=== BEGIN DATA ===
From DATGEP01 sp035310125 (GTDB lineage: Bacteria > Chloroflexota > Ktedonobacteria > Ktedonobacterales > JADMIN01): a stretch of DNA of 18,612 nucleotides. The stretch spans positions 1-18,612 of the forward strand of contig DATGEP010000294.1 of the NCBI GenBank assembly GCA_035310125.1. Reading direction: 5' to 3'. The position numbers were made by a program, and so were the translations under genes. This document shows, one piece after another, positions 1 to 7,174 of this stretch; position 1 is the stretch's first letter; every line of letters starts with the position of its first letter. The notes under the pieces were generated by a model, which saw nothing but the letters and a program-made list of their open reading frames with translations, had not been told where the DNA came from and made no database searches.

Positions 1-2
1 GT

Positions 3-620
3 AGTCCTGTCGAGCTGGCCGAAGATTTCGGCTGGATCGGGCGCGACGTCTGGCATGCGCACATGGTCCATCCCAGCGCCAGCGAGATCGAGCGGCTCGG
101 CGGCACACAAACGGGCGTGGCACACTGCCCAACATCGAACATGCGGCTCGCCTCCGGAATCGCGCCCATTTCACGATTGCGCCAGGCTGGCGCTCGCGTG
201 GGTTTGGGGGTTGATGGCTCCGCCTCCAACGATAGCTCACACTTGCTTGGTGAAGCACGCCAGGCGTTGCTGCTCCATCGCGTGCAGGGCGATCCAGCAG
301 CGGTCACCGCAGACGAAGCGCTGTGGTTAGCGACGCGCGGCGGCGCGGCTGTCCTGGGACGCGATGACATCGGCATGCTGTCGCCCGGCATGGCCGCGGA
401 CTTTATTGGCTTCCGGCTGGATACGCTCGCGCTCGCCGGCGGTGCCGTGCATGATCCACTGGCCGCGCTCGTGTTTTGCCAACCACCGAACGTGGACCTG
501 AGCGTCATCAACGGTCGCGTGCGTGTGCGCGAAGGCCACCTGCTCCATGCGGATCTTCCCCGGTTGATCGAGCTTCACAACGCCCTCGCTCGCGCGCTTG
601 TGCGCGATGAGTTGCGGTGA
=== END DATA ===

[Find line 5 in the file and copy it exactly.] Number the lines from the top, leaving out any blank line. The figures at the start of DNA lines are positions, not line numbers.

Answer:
3 AGTCCTGTCGAGCTGGCCGAAGATTTCGGCTGGATCGGGCGCGACGTCTGGCATGCGCACATGGTCCATCCCAGCGCCAGCGAGATCGAGCGGCTCGG